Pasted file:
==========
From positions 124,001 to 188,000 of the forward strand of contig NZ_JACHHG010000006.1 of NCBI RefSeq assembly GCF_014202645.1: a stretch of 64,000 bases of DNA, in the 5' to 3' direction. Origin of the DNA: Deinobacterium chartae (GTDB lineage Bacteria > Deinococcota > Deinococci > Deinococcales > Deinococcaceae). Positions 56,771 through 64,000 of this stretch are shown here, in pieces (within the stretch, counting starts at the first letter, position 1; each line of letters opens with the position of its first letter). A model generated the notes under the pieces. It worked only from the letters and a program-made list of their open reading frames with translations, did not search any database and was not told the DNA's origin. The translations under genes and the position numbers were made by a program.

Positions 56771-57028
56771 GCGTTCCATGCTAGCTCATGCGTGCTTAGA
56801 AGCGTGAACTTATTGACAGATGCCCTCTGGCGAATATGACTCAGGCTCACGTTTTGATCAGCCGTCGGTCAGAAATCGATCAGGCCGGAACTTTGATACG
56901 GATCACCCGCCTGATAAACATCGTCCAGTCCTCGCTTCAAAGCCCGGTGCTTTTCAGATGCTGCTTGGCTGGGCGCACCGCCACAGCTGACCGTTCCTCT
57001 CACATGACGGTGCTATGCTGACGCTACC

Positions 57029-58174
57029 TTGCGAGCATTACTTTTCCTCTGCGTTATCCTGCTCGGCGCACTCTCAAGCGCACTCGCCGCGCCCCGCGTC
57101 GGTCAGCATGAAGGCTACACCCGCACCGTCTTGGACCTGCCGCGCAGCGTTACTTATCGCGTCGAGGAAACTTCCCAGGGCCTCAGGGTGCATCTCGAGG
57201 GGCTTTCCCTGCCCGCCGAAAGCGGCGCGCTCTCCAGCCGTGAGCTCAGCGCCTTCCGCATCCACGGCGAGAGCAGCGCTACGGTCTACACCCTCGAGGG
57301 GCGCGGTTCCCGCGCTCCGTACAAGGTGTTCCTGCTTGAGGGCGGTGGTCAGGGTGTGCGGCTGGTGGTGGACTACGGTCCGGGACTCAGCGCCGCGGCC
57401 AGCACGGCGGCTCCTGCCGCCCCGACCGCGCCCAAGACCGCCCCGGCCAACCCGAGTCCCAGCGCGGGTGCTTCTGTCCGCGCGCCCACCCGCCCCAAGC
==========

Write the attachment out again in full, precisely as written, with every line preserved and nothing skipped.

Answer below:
From positions 124,001 to 188,000 of the forward strand of contig NZ_JACHHG010000006.1 of NCBI RefSeq assembly GCF_014202645.1: a stretch of 64,000 bases of DNA, in the 5' to 3' direction. Origin of the DNA: Deinobacterium chartae (GTDB lineage Bacteria > Deinococcota > Deinococci > Deinococcales > Deinococcaceae). Positions 56,771 through 64,000 of this stretch are shown here, in pieces (within the stretch, counting starts at the first letter, position 1; each line of letters opens with the position of its first letter). A model generated the notes under the pieces. It worked only from the letters and a program-made list of their open reading frames with translations, did not search any database and was not told the DNA's origin. The translations under genes and the position numbers were made by a program.

Positions 56771-57028
56771 GCGTTCCATGCTAGCTCATGCGTGCTTAGA
56801 AGCGTGAACTTATTGACAGATGCCCTCTGGCGAATATGACTCAGGCTCACGTTTTGATCAGCCGTCGGTCAGAAATCGATCAGGCCGGAACTTTGATACG
56901 GATCACCCGCCTGATAAACATCGTCCAGTCCTCGCTTCAAAGCCCGGTGCTTTTCAGATGCTGCTTGGCTGGGCGCACCGCCACAGCTGACCGTTCCTCT
57001 CACATGACGGTGCTATGCTGACGCTACC

Positions 57029-58174
57029 TTGCGAGCATTACTTTTCCTCTGCGTTATCCTGCTCGGCGCACTCTCAAGCGCACTCGCCGCGCCCCGCGTC
57101 GGTCAGCATGAAGGCTACACCCGCACCGTCTTGGACCTGCCGCGCAGCGTTACTTATCGCGTCGAGGAAACTTCCCAGGGCCTCAGGGTGCATCTCGAGG
57201 GGCTTTCCCTGCCCGCCGAAAGCGGCGCGCTCTCCAGCCGTGAGCTCAGCGCCTTCCGCATCCACGGCGAGAGCAGCGCTACGGTCTACACCCTCGAGGG
57301 GCGCGGTTCCCGCGCTCCGTACAAGGTGTTCCTGCTTGAGGGCGGTGGTCAGGGTGTGCGGCTGGTGGTGGACTACGGTCCGGGACTCAGCGCCGCGGCC
57401 AGCACGGCGGCTCCTGCCGCCCCGACCGCGCCCAAGACCGCCCCGGCCAACCCGAGTCCCAGCGCGGGTGCTTCTGTCCGCGCGCCCACCCGCCCCAAGC